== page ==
It was Marlies who taught me that taking pictures secretly was immoral. According to Marlies, being a photographer required discipline: holiday shots were ridiculed, each frame requiring tension and a constant reflection on morality.
It was the second half of the Eighties, I lived in West Berlin and belonged to a circle of militant photographers who deemed even the Düsseldorfer Photoschule as too mainstream.
Marlies Martins was my teacher, friend and mentor. We only took black and white pictures, while Marlies created haunting landscapes photographing minuscule figurines from close up against organic materials.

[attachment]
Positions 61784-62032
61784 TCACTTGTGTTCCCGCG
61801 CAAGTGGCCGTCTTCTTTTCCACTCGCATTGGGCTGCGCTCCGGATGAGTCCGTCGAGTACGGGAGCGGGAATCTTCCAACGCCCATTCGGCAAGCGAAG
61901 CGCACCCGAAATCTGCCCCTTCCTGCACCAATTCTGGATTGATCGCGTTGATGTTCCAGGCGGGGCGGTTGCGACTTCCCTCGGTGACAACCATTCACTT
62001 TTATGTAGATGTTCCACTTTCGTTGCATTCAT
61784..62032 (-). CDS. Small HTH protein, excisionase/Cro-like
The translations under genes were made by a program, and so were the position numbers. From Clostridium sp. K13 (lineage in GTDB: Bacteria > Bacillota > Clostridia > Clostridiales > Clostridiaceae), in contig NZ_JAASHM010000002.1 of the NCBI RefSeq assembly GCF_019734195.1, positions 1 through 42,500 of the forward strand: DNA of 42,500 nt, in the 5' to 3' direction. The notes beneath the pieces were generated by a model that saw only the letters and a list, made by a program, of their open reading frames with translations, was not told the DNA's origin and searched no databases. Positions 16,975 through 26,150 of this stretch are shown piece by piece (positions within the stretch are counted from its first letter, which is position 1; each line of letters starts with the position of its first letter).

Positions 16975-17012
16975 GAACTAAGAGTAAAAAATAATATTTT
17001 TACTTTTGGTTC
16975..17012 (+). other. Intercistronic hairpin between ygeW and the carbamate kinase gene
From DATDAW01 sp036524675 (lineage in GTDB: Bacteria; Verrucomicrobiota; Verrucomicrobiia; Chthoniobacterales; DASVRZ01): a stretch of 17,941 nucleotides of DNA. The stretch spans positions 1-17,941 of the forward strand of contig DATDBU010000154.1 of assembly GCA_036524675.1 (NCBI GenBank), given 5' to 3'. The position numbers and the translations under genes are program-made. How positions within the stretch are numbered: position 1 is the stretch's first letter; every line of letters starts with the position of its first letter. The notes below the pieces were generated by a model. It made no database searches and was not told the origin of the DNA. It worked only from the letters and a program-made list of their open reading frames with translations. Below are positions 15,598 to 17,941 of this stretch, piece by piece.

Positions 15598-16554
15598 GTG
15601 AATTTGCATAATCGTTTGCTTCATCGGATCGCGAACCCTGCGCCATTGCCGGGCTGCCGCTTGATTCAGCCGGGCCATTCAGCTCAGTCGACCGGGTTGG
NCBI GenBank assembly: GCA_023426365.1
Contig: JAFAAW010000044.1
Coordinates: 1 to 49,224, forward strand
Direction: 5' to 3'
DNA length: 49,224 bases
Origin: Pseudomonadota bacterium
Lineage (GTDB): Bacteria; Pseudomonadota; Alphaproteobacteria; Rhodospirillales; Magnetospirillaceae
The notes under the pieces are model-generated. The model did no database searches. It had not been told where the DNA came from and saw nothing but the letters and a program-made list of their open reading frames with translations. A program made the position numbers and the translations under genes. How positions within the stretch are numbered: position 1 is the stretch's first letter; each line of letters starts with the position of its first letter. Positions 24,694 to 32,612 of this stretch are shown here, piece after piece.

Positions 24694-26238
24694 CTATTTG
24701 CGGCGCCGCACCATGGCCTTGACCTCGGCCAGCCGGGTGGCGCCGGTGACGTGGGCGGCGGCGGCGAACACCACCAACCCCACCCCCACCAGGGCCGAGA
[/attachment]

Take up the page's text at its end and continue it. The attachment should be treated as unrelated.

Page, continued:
We met once a week in a Volkshochschule in Kreutzberg, outside school hours, sharing our best shots and discussing whether giving a title to a picture forced an interpretation on the viewer, and was therefore fascist.
I had two cameras: a Nikon F305 and a Minox. Marlies had recommended the Minox. It had been incredibly expensive…
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